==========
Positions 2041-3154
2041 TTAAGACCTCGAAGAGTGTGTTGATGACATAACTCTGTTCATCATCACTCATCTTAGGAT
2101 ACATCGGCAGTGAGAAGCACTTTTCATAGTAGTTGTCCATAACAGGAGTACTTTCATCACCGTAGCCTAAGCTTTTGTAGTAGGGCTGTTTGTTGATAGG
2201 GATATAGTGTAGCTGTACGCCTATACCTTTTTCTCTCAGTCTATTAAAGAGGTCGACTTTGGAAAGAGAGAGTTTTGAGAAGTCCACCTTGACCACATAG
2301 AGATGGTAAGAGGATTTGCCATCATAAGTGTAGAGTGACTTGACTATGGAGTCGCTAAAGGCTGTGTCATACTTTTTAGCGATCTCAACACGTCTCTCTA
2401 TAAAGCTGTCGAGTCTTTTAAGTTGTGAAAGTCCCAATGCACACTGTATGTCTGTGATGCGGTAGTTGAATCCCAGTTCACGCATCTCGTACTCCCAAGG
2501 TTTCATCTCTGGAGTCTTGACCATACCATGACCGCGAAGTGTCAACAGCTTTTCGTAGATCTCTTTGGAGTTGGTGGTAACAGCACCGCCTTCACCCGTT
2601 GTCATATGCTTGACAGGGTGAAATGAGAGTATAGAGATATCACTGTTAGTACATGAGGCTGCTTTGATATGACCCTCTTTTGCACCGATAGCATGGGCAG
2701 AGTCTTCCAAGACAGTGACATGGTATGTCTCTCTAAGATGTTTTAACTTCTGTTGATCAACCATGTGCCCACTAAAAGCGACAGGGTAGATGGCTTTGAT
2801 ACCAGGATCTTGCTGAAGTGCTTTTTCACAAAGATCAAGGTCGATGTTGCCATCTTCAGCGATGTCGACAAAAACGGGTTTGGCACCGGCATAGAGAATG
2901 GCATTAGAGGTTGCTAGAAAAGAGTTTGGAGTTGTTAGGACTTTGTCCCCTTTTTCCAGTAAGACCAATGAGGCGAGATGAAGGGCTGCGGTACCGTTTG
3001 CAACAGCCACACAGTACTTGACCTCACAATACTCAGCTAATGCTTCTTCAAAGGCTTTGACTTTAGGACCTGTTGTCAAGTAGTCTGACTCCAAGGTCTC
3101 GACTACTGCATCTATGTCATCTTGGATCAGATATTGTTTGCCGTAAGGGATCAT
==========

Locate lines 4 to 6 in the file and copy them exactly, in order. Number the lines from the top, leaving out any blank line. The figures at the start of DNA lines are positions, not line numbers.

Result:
2201 GATATAGTGTAGCTGTACGCCTATACCTTTTTCTCTCAGTCTATTAAAGAGGTCGACTTTGGAAAGAGAGAGTTTTGAGAAGTCCACCTTGACCACATAG
2301 AGATGGTAAGAGGATTTGCCATCATAAGTGTAGAGTGACTTGACTATGGAGTCGCTAAAGGCTGTGTCATACTTTTTAGCGATCTCAACACGTCTCTCTA
2401 TAAAGCTGTCGAGTCTTTTAAGTTGTGAAAGTCCCAATGCACACTGTATGTCTGTGATGCGGTAGTTGAATCCCAGTTCACGCATCTCGTACTCCCAAGG